Understanding I2C Communication
I2C, short for "Inter-Integrated Circuit," is a prevalent communication protocol utilized for linking multiple integrated devices to a microcontroller (MCU). It was introduced by Philips Semiconductors in the early 1980s and has since evolved into an industry-standard for serial communication.
The I2C bus is characterized by its minimalistic structure, comprising just two fundamental lines: SCL (Serial Clock) and SDA (Serial Data).
SCL (Serial Clock): This line serves to convey clock signals that synchronize data transmission among devices.
SDA (Serial Data): Here, the actual data is carried, facilitating communication between the connected devices.
I2C operates as a master-slave protocol, with a master device, often an MCU like the ESP-01S, directing and orchestrating communication with one or more peripheral devices, which can include sensors or displays.
The flexibility of the I2C bus allows it to accommodate several devices, typically ranging from a few to potentially a dozen or more, depending on the system's design and the allocation of unique addresses. Each device on the I2C bus is identified by a distinct 7-bit or 10-bit address, empowering the master device to select and communicate with a specific target. In the standard 7-bit address system, 128 possible addresses (ranging from 0x00 to 0x7F) are available. In the extended 10-bit address system, this count increases to 1024 possible addresses.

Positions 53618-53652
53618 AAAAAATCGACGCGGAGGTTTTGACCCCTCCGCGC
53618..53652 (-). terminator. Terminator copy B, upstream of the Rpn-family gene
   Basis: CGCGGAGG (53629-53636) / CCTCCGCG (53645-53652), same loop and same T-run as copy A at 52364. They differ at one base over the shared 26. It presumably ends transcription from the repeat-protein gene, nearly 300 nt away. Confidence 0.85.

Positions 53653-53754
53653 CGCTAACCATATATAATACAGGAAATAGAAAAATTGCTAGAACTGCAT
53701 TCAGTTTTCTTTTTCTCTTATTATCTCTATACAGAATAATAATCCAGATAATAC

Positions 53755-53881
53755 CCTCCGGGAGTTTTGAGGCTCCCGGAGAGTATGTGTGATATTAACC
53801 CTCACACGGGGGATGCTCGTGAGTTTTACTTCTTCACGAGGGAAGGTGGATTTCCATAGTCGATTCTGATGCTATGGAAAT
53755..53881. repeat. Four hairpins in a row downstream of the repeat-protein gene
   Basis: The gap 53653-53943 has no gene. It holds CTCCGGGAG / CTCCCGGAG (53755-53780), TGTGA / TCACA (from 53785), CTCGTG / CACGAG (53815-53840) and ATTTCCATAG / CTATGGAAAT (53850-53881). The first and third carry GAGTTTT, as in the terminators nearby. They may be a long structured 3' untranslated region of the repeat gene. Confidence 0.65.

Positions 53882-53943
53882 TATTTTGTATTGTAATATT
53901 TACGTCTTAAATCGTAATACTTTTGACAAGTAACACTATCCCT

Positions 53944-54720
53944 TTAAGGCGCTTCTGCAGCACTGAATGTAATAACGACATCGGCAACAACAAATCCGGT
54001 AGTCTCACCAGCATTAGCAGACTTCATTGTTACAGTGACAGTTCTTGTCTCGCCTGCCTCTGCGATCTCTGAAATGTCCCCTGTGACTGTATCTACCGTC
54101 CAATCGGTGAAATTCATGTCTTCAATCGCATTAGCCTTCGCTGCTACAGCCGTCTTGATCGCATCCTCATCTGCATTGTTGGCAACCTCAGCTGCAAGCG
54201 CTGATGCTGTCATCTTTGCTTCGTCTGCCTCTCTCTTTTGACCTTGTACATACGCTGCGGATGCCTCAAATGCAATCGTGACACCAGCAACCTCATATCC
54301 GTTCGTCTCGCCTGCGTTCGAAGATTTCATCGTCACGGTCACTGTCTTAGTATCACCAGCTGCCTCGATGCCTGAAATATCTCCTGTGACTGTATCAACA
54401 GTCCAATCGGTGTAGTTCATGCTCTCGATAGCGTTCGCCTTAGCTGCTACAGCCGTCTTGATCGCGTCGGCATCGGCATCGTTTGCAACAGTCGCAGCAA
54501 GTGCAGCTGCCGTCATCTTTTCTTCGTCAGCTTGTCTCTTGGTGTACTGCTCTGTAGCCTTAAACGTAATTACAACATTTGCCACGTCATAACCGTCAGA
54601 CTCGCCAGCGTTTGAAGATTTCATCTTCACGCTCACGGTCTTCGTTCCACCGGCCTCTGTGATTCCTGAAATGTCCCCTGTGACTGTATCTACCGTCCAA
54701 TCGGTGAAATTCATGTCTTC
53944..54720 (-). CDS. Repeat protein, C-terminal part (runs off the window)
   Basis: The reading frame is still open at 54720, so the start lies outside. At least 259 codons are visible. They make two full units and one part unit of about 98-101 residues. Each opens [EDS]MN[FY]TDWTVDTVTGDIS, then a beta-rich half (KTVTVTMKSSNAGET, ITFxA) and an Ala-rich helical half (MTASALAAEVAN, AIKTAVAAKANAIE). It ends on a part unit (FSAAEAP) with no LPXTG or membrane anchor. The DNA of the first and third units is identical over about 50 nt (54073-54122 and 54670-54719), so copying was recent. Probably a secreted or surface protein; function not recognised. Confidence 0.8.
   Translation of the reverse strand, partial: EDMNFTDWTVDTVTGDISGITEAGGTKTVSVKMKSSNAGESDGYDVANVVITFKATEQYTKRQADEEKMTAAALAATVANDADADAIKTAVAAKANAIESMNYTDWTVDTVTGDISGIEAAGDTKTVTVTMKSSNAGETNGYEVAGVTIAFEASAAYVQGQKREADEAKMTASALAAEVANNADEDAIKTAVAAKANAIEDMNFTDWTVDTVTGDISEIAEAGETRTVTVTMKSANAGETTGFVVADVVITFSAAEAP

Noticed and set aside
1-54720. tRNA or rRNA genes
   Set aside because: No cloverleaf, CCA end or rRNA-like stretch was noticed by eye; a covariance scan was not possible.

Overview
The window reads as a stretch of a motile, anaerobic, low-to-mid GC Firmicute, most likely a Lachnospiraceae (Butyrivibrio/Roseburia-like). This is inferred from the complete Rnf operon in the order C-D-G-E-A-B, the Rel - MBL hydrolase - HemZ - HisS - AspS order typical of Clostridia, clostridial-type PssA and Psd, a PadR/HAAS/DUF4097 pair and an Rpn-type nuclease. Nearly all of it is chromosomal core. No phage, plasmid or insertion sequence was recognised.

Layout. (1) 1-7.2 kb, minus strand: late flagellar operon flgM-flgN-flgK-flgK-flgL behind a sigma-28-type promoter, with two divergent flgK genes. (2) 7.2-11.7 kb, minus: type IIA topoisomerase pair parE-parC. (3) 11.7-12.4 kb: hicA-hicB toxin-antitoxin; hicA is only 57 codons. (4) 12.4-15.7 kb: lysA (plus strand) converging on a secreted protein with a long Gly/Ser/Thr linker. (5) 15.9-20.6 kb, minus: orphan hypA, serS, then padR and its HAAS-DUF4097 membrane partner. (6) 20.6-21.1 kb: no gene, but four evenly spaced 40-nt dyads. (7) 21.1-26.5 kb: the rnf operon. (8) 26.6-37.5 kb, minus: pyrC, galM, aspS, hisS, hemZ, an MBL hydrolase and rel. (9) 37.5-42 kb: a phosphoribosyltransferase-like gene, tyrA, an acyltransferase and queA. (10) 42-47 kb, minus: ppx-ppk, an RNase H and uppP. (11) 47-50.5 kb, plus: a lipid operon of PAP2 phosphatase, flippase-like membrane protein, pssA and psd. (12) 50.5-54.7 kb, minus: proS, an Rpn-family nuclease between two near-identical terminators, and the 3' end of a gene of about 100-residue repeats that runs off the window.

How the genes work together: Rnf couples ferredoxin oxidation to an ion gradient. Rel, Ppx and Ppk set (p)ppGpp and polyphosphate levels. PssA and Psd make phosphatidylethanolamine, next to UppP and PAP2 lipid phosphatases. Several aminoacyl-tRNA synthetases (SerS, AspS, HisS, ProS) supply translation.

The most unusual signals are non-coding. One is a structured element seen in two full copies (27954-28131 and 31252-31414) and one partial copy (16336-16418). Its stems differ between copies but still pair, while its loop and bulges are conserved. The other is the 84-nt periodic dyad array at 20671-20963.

This robust and widely accepted communication protocol facilitates the seamless integration of various devices into a system, making it an invaluable tool for microcontroller-based projects and embedded systems.
ESP-01S SCL and SDA
The ESP-01S module is known for its limited GPIO pins, which can be a constraint for connecting sensors or displays. However, the I2C bus offers an elegant solution, enabling the connection of numerous sensors and displays with ease.
To harness I2C effectively, both the SCL and SDA lines require pull-up resistors. Fortunately, ESP-01S simplifies this by including built-in 12K pull-up resistors for both GPIO0 and GPIO2. These GPIO pins can be readily employed for SCL and SDA connections, facilitating the integration of multiple sensors and displays on the I2C bus. This feature provides a valuable way to extend the GPIO capabilities of the ESP-01S, enhancing its versatility for various applications.
To Do: I2C Scanner to get address and display on screen, screen and light sensor
To Do: Our I2C device show case, OLED and 1602